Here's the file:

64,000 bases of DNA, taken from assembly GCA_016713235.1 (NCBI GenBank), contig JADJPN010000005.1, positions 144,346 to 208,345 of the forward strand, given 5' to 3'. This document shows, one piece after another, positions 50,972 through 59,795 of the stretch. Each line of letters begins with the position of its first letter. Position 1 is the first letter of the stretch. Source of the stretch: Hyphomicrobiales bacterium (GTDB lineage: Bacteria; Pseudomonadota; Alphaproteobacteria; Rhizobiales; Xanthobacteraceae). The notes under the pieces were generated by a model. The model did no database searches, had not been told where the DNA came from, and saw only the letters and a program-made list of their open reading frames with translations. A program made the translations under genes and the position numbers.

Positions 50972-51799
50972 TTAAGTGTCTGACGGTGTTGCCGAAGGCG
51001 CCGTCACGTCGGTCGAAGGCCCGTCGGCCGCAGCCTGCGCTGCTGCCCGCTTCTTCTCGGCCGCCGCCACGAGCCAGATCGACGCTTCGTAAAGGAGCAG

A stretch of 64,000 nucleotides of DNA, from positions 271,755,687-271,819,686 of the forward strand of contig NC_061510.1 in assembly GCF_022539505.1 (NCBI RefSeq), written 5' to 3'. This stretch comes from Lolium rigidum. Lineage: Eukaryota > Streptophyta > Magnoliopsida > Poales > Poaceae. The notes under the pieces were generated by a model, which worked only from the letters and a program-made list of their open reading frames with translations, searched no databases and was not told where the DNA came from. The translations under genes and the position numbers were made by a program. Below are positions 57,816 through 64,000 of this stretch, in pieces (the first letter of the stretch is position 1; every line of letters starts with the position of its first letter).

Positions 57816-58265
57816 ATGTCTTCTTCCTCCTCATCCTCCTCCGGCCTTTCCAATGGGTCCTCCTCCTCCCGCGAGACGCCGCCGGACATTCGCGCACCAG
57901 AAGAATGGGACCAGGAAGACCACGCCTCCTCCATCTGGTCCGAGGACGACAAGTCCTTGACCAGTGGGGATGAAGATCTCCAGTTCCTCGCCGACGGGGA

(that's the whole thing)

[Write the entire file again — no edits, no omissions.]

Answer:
64,000 bases of DNA, taken from assembly GCA_016713235.1 (NCBI GenBank), contig JADJPN010000005.1, positions 144,346 to 208,345 of the forward strand, given 5' to 3'. This document shows, one piece after another, positions 50,972 through 59,795 of the stretch. Each line of letters begins with the position of its first letter. Position 1 is the first letter of the stretch. Source of the stretch: Hyphomicrobiales bacterium (GTDB lineage: Bacteria; Pseudomonadota; Alphaproteobacteria; Rhizobiales; Xanthobacteraceae). The notes under the pieces were generated by a model. The model did no database searches, had not been told where the DNA came from, and saw only the letters and a program-made list of their open reading frames with translations. A program made the translations under genes and the position numbers.

Positions 50972-51799
50972 TTAAGTGTCTGACGGTGTTGCCGAAGGCG
51001 CCGTCACGTCGGTCGAAGGCCCGTCGGCCGCAGCCTGCGCTGCTGCCCGCTTCTTCTCGGCCGCCGCCACGAGCCAGATCGACGCTTCGTAAAGGAGCAG

A stretch of 64,000 nucleotides of DNA, from positions 271,755,687-271,819,686 of the forward strand of contig NC_061510.1 in assembly GCF_022539505.1 (NCBI RefSeq), written 5' to 3'. This stretch comes from Lolium rigidum. Lineage: Eukaryota > Streptophyta > Magnoliopsida > Poales > Poaceae. The notes under the pieces were generated by a model, which worked only from the letters and a program-made list of their open reading frames with translations, searched no databases and was not told where the DNA came from. The translations under genes and the position numbers were made by a program. Below are positions 57,816 through 64,000 of this stretch, in pieces (the first letter of the stretch is position 1; every line of letters starts with the position of its first letter).

Positions 57816-58265
57816 ATGTCTTCTTCCTCCTCATCCTCCTCCGGCCTTTCCAATGGGTCCTCCTCCTCCCGCGAGACGCCGCCGGACATTCGCGCACCAG
57901 AAGAATGGGACCAGGAAGACCACGCCTCCTCCATCTGGTCCGAGGACGACAAGTCCTTGACCAGTGGGGATGAAGATCTCCAGTTCCTCGCCGACGGGGA